Returns To Design?

What is the ‘shape’ of returns on investment in industrial design, UI/UX, typography etc? Is it a sigmoid with a golden mean of effort vs return… or a parabola with an unhappy valley of mediocrity?

My experience with design improvements is that readers appreciated changes moderately early on in making its content more pleasant to read (if only by comparison to the rest of the Internet!), but after a certain point, it all ‘came together’, in some sense, and readers started raving over the design and pointing to’s design rather than its content. This is inconsistent with the default, intuitive model of ‘diminishing returns’, where each successive design tweak should be worth less than the previous one. Is there a (perhaps as a signal of underlying unobservable quality⁠, or perhaps user interaction is like an O-ring process)?

Particularly with typography, there seems to be an infinite number of finicky details one could spend time on (much of which appears to be for novelty’s sake⁠, while vastly more important things like advertising harms go ignored by so-called designers). One’s initial guess is that it’d be diminishing returns like most things: it’d look something like a log curve, where every additional tweak costs more effort as one approaches the Platonic ideal. A more sophisticated guess would be that it’d look like a : at first, something is so awful that any fixes are irrelevant to the user because that just means they suffer from a different problem (it doesn’t matter much if a website doesn’t render because of a JS bug if the text when it does render is so light-shaded that one can’t read it); then each improvements makes a difference to some users as it approaches a respectable mediocrity; and after that, it’s back to diminishing returns.

My experience with improving the design of & reading about design has made me wonder if either of those is right. The shape may resemble more of a parabola: the sigmoid, at some point, spikes up and returns increase rather than diminish?

I noticed that for the first half-decade or so, no one paid much attention to the tweaks I made, as it was an ordinary Markdown-based static site. As I kept tinkering, a comment would be made once in a while. When Said Achmiz lent his considerable talents to adding features & enhancements and exploring novel tweaks, comments cropped up much more frequently (consistent with the enormous increase in time spent on it); by 2019, the redesign had mostly stabilized and most of the signature features had been implemented, and 2020 was more about bug fixes than adding pizzazz. Under the intuitive theories, the rate of comments would be about the same: while the bug fixes may involve huge effort—the dark mode rewrite was a 3-month agony—the improvements are ever smaller—said rewrite had no user-visible change other than removing slowness. But while site traffic remained steady, 2020 attracted more compliments than ever!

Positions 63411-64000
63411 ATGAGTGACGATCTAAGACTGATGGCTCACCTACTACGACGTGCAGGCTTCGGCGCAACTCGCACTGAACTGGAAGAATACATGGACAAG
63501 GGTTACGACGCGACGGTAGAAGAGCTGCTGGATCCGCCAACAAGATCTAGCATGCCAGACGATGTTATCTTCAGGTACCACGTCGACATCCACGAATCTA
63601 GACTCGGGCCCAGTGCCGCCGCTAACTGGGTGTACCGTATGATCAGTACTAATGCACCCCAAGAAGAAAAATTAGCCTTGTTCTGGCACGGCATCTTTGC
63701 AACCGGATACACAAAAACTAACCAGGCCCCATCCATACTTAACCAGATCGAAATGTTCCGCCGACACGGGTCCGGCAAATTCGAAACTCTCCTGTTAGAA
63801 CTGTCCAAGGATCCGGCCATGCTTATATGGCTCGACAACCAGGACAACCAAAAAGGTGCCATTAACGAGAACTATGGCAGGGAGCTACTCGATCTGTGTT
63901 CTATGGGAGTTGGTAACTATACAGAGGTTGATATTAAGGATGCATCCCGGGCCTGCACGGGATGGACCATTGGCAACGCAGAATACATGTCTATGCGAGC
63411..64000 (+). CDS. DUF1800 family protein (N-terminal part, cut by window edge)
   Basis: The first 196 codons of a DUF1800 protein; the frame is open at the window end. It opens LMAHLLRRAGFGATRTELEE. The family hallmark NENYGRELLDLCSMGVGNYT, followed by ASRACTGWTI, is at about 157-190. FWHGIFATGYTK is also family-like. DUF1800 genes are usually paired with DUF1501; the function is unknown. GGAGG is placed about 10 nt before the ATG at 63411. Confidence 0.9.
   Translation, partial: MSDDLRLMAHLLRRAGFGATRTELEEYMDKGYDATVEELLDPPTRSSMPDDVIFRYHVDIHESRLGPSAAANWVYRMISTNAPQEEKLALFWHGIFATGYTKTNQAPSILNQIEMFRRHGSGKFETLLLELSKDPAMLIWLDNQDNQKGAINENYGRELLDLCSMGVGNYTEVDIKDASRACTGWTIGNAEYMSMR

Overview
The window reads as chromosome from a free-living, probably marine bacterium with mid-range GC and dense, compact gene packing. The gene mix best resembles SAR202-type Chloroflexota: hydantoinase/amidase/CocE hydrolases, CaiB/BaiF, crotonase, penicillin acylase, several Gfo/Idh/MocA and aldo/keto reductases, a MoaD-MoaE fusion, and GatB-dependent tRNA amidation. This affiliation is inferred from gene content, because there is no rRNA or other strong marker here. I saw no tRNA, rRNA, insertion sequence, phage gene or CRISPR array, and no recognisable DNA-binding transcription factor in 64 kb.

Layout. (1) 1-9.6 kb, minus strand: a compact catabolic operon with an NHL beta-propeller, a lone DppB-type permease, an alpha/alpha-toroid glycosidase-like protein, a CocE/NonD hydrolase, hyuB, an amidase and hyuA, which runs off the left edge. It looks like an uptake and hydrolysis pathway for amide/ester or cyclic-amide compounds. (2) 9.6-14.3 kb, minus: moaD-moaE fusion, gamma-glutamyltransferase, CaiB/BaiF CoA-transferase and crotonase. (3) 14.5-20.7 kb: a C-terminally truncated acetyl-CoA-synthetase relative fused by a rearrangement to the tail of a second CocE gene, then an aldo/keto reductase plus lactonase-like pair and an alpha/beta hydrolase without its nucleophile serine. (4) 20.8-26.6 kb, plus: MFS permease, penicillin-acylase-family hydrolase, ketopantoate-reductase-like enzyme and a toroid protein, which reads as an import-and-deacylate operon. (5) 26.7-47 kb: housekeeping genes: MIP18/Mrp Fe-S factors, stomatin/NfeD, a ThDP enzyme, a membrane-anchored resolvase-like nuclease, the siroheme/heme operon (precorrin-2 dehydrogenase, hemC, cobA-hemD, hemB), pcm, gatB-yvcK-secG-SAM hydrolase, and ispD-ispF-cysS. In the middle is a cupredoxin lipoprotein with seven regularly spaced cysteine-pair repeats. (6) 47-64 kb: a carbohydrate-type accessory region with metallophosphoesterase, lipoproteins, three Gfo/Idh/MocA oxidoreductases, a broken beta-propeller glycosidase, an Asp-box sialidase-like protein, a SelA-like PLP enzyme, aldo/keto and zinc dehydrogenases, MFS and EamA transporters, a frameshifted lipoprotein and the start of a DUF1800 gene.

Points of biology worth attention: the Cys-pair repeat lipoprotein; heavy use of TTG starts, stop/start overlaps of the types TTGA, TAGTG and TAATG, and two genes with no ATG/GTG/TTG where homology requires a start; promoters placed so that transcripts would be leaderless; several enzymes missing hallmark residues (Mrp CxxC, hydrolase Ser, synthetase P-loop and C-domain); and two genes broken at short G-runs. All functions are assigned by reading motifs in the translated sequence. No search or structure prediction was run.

Similarly, the LW team put an unusual amount of effort into designing a 2018 essay compilation⁠, making it stylish (even redrawing all the images to match the color themes), and by unusually large the preorders were: not a few percentage points, but many times. (There are many books on data visualization, but I suspect Edward Tufte’s books outsell them, even the best, by similar magnitudes.) And what should we make of Apple & design⁠, whose devices & software have glaring flaws and yet, by making more of an attempt, command a premium and are regarded well by the public?

If the sigmoid were right, just how much more effort would be necessary to elicit such jumps? Orders of magnitude more? I & Said have invested effort, certainly, but there are countless sites (even confining the comparison to just personal websites and excluding sites with professional full-time developers/designers), whose creators have surely invested more time; millions of books are self-published every year; and Apple is certainly not the only tech company which tries to design things well.

What might be going on is related to the : at a certain level, the design itself becomes noticeable to the user for its esthetic effect and the esthetics itself becomes a feature adding to the experience. That is, at the bottom of the sigmoid, the user thinks “this website sucks!”, while in the middle, the user ceases to think of the website at all and just gets on with using it, only occasionally irritated by design flaws; finally, at a certain level, when all the flaws have been removed and the site itself is genuinely unironically beautiful, both the beauty & absence of flaws themselves become noticeable. The spike is where suddenly the design itself is perceived as a distinct thing, not merely how the thing happens to be. Designers often aspire to an end-state of sprezzatura or the “crystal goblet”, where they do their job so well the user doesn’t realize there was a job to be done at all—but in this fallen world, where excellence seems so rare, the better one does the job, the more the contrast with all the botched jobs inevitably draws attention.